tenure and many other factors. identifying individual contributors who have the potential to become a first-level manager or identifying junior engineers who have the potential to become senior engineers. Bersin & Associates © September 2010 • Not for Distribution • Licensed Material . At the same time. talent initiatives are tailored to specific segments. Many companies take a hybrid approach. ethnicity. gender.Talent Management Factbook 2010 27 These talent segments are determined during the workforce planning process and are used to tailor many talent initiatives. In addition. L&D programs cover the entire global workforce. with some companies segmenting employees by job level. such as succession planning. talent reviews and specific leadership development initiatives. criticality of role. ethnicity. career management. KEY POINT Talent segments may be based on job level. experience and assessments for the top three management tiers as part of its enterprise talent review process. which are the focus of targeted talent management activities. union membership or exemption status. March 23.com/library. talent segments vary widely. Most organizations we interviewed said that they identify high potentials as a talent segment requiring tailored programs. retail banking positions and has also created special development programs for different ethnic groups. Bersin & Associates / Stacey Harris. In this way.  “Talent pools” are groups of employees identified for a specific leadership level or type of role – for example. such as development. for example.bersin. potential.  For more information. As an example. Talent Segmentation within Your Company’s Talent Strategy. including top leaders and high-potential engineers.S. Available to research members at www. Beyond that. tenure. the company tailors its recruiting efforts for high-volume. At Qualcomm. a large U. since diversity is a key initiative within the company. bank collects information on skills. 2010. the company has identified critical talent pools. succession planning and compensation. in which some talent activities are offered enterprisewide and others are targeted to specific talent segments.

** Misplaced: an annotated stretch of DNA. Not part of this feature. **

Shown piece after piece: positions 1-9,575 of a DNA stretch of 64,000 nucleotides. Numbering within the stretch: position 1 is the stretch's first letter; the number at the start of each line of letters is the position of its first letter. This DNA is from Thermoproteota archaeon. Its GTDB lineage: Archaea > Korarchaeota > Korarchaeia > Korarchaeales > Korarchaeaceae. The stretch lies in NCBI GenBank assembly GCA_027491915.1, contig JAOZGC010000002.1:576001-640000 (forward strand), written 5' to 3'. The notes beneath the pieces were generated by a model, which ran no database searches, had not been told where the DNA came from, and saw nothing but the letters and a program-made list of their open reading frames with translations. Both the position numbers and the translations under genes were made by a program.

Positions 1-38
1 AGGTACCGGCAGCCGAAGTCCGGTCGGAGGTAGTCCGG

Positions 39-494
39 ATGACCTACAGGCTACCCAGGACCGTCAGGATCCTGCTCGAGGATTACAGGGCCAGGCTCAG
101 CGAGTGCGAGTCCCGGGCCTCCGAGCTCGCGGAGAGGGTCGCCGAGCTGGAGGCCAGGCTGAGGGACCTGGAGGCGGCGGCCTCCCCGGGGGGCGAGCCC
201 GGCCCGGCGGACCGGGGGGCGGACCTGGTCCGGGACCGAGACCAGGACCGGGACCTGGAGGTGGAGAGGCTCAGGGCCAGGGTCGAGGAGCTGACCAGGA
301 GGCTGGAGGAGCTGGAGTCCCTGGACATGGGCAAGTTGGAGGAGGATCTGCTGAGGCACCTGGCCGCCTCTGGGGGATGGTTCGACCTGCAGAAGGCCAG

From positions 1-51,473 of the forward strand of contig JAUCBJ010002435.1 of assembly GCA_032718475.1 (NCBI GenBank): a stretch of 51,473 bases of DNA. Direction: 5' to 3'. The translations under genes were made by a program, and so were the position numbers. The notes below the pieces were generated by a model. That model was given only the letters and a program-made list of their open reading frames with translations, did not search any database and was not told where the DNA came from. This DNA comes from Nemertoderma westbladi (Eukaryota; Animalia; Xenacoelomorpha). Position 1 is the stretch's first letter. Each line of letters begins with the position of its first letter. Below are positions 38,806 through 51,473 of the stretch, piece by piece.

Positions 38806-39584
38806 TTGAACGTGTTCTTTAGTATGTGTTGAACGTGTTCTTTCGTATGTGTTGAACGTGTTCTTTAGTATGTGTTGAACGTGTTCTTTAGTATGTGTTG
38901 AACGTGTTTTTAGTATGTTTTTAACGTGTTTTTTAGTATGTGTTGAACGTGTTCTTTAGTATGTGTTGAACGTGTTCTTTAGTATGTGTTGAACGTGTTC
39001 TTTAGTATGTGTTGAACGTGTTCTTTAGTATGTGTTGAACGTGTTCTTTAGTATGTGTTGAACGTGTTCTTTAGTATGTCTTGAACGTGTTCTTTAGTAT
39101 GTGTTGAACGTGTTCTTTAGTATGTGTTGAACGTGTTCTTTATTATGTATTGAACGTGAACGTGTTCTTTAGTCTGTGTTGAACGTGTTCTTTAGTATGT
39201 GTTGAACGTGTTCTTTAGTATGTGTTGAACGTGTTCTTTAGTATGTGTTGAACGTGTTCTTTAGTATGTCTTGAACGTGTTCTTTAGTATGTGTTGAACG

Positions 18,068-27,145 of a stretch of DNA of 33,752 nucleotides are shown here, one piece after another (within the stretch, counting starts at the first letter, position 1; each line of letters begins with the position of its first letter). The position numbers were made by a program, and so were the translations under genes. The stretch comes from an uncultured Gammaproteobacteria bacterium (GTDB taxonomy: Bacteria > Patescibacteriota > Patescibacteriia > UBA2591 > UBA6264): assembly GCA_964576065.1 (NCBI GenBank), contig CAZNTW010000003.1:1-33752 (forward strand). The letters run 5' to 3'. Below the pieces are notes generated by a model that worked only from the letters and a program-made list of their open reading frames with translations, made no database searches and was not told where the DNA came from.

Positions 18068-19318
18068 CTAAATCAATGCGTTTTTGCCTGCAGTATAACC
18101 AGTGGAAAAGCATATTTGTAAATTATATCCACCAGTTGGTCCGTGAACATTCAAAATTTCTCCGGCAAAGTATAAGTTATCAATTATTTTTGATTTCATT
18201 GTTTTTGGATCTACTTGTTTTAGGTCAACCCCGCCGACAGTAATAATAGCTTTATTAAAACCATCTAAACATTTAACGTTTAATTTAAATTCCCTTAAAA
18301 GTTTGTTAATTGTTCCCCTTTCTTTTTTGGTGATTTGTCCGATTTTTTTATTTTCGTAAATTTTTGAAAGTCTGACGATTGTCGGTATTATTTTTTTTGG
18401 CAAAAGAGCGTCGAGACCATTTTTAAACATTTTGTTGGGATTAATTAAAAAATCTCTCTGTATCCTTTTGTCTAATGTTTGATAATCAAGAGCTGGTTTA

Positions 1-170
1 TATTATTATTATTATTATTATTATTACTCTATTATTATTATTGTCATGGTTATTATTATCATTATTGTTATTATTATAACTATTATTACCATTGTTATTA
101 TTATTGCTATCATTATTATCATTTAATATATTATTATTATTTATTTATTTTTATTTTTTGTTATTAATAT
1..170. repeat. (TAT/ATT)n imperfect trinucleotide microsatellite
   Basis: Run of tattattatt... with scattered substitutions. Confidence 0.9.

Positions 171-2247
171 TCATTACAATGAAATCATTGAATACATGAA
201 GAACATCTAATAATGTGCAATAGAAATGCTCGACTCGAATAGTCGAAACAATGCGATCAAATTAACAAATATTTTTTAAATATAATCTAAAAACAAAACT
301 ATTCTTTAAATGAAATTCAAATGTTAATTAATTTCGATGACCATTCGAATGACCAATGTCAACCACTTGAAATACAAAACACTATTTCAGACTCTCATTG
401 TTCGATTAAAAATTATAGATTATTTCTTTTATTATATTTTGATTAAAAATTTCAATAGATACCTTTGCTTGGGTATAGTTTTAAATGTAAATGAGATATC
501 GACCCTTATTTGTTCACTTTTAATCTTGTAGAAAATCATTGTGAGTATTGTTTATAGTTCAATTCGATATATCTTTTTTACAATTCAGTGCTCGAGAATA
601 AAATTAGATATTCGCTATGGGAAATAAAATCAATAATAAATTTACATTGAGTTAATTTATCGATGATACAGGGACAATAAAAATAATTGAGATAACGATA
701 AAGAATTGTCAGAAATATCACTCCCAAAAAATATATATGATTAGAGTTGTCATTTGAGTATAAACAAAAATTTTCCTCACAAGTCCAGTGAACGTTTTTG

companies have a dedicated talent management role.S.) Government. more than one-half of large enterprises have a dedicated talent management role. “Appendix I: Study Methodology. in part. these positions do not always have the words “talent management” in their titles. healthcare and manufacturing firms are least likely to have this role. In fact.” for more information. See section.) This executive can help by aligning priorities and focusing resources toward talent goals. and communicate plans and goals up. An ineffective structure causes talent initiatives to be disjointed and disconnected.Talent Management Factbook 2010 28 Organization and Governance The choice of an organizational structure and governance model for talent management is important to the success of talent initiatives. 30 percent of U. These supporting structures allow the organization to clearly define roles and responsibilities. Among industries. Although titles of “director of talent management” and “vice president of talent management” are becoming more common. and keep lines of communication flowing. For these reasons. technology and financial services firms are more likely to have a dedicated talent management executive. to the over-weighting of large retailers in our sample. Today.S. this figure is up from 21 percent in 2008. An effective governance model allows the organization to make timely decisions concerning critical talent. (See Figure 8. it may be a vice president or director of HR who is the dedicated talent management role within the organization. (The high figure for retail may be due.S. up from 21 percent in 2008. companies have a dedicated talent management role. But more small and midsize companies are also putting in place talent management executives. Bersin & Associates © September 2010 • Not for Distribution • Licensed Material . Large organizations are far more likely to have a dedicated talent management role than small and midsize companies. down and across an organization. more companies are appointing a dedicated talent management executive to manage some or all of their talent functions. KEY POINT Today. 30 percent of U. For example.. retail. particularly in the U.